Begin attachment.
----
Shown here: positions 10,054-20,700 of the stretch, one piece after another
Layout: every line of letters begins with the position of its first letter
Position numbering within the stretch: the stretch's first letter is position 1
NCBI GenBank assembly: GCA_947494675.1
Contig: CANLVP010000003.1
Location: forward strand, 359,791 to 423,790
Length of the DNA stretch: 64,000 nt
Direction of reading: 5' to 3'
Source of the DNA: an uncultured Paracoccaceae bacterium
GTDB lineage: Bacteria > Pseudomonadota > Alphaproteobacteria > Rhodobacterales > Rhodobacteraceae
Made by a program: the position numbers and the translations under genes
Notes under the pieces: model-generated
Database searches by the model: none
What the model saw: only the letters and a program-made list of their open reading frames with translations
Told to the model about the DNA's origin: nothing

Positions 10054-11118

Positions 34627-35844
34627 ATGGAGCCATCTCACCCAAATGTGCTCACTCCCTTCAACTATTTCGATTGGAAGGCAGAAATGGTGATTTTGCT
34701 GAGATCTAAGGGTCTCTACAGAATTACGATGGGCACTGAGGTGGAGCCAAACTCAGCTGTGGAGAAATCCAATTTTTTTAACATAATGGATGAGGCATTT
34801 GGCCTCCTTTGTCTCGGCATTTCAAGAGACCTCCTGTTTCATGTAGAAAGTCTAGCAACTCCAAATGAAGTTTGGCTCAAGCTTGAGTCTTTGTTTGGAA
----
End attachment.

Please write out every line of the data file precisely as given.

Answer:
Shown here: positions 10,054-20,700 of the stretch, one piece after another
Layout: every line of letters begins with the position of its first letter
Position numbering within the stretch: the stretch's first letter is position 1
NCBI GenBank assembly: GCA_947494675.1
Contig: CANLVP010000003.1
Location: forward strand, 359,791 to 423,790
Length of the DNA stretch: 64,000 nt
Direction of reading: 5' to 3'
Source of the DNA: an uncultured Paracoccaceae bacterium
GTDB lineage: Bacteria > Pseudomonadota > Alphaproteobacteria > Rhodobacterales > Rhodobacteraceae
Made by a program: the position numbers and the translations under genes
Notes under the pieces: model-generated
Database searches by the model: none
What the model saw: only the letters and a program-made list of their open reading frames with translations
Told to the model about the DNA's origin: nothing

Positions 10054-11118

Positions 34627-35844
34627 ATGGAGCCATCTCACCCAAATGTGCTCACTCCCTTCAACTATTTCGATTGGAAGGCAGAAATGGTGATTTTGCT
34701 GAGATCTAAGGGTCTCTACAGAATTACGATGGGCACTGAGGTGGAGCCAAACTCAGCTGTGGAGAAATCCAATTTTTTTAACATAATGGATGAGGCATTT
34801 GGCCTCCTTTGTCTCGGCATTTCAAGAGACCTCCTGTTTCATGTAGAAAGTCTAGCAACTCCAAATGAAGTTTGGCTCAAGCTTGAGTCTTTGTTTGGAA